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July 4th, 2017

DIY Fast Art.

I’ve just finished renovating a beach house for rental.

When it came to the art, I wanted inexpensive pieces that told a story of the beach on which the house sits.

I had one wall that needed a matching pair and decided to give this super inexpensive project idea a go.

I turned a photograph into a painting and am totally thrilled with the results.

Both pieces – including frames and printing – cost under $40 each to make.

Here’s how to DIY.

DIY Art Step One.

Take lots of photos of the landscape or subject that you want to immortalise.

At different times of the day.

For me that was at the beach.

I focused on images that I could imagine as a painting. That is the key with a project like this: you’re not a photographer so don’t try to be AquaBumps. You’re not a painter so don’t try and be Monet.

Instead take cues from Mother Nature and seek out colour, composition and texture.

BTW: I shoot everything on my iPhone (7 PLUS) these days.The detail and clarity in the camera is better than any SLR camera I own.

And fits in my pocket.

DIY Art Step Two.

 

Measure the total frame size you need then work backwards from that dimension to find the best frame fit.

You want a frame with an inbuilt mount so that you’re not paying extra.

I found these frame at KMART (for $20 each) and removed the small box mount which gave me a 70 x 50 cm print space for my art work.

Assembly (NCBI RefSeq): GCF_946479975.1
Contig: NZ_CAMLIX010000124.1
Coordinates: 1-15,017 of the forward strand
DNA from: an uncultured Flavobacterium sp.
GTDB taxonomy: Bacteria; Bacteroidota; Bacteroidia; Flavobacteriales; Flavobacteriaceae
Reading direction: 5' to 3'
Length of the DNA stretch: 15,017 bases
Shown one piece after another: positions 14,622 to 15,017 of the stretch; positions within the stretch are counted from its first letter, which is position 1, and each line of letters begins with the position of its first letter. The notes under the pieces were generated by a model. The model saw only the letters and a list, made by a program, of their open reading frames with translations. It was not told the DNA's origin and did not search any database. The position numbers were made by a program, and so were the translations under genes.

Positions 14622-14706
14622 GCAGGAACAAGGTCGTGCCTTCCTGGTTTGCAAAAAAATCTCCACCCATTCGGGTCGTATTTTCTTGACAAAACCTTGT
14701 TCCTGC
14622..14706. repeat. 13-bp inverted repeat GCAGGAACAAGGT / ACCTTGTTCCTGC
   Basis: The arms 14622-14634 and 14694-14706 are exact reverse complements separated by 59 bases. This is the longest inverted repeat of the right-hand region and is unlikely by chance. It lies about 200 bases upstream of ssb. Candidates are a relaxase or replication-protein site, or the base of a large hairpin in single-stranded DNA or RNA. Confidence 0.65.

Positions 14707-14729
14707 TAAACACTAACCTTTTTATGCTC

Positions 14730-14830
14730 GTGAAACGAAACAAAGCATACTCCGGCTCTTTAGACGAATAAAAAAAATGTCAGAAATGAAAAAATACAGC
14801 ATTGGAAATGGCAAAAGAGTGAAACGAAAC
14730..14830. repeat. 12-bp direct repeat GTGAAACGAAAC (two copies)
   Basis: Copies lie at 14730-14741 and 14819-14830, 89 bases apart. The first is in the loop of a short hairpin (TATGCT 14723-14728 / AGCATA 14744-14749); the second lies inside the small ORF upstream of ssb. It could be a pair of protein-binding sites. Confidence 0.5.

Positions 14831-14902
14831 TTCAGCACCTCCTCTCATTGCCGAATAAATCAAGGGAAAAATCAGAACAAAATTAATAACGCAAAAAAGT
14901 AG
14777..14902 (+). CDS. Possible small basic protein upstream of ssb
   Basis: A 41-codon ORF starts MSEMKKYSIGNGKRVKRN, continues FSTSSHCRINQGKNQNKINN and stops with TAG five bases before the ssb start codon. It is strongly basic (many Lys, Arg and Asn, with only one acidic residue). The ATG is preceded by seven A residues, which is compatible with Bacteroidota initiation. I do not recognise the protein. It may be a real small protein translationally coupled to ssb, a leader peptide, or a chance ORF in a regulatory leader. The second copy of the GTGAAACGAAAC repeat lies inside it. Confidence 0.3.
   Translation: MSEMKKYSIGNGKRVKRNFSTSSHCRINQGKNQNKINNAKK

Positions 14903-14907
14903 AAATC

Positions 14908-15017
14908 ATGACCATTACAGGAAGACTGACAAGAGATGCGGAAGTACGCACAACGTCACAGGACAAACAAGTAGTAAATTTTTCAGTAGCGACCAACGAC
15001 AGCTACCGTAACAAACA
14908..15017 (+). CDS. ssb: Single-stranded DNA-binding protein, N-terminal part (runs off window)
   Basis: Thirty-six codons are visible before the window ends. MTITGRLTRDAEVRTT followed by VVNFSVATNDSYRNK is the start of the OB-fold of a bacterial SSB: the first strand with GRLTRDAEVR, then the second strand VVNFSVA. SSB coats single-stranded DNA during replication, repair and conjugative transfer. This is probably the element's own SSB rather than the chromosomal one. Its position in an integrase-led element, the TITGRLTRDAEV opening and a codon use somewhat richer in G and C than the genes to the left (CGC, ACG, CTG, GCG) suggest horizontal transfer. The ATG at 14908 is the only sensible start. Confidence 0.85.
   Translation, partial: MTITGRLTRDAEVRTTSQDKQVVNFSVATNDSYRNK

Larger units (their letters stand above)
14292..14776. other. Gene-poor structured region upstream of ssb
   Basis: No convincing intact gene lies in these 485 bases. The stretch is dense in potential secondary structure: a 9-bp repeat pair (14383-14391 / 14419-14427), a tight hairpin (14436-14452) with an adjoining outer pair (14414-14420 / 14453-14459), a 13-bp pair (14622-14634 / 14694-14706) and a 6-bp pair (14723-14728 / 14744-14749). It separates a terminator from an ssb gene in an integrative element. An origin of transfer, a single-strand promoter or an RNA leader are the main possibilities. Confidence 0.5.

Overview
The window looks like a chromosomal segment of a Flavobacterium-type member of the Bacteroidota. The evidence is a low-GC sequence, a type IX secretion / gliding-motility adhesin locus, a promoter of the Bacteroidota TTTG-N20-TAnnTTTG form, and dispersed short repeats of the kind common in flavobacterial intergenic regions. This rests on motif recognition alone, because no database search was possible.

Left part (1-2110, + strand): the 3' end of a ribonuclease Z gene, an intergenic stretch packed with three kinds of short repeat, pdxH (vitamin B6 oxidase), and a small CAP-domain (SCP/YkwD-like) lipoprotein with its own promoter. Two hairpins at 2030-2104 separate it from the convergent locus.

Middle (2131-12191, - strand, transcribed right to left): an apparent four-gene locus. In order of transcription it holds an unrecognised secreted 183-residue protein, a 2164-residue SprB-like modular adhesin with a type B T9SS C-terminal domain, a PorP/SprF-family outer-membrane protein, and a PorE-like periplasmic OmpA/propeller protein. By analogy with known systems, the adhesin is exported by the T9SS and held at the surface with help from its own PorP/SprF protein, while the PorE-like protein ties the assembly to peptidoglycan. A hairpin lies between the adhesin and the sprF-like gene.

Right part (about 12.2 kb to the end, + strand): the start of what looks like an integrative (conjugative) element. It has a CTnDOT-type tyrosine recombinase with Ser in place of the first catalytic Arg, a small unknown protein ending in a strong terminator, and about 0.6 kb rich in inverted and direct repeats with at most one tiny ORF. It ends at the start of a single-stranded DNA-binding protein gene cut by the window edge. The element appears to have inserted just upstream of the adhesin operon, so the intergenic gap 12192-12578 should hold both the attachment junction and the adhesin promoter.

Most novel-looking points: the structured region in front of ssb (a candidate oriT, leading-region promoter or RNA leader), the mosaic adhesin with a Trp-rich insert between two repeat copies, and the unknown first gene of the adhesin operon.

DIY Art Step Three.

Of course there is an app for this project.

In fact there are lots of them.

My favourite is Brushstroke – $2.99 – which will convert your image to a painting right from you phone.

I actually edited my picture in Photoshop using the oil paint filter. If you own this software then use this instead of the app because it will let you manually scale and saturate which puts you more in control of the final finish.

This tutorial from Adobe which will walk you through it step-by step.

DIY Art Step Four.

I took my edited filed – PDF or JPEG – to my OfficeWorks and had it printed on matt paper.

Make sure you measure the internal section meticulously and get the staff to double check them.

The prints cost me $20 each.

Then it’s as easy as slipping it in the frames and hanging them on the wall.

And for $40 each if you don’t mind. Woot! Woot!

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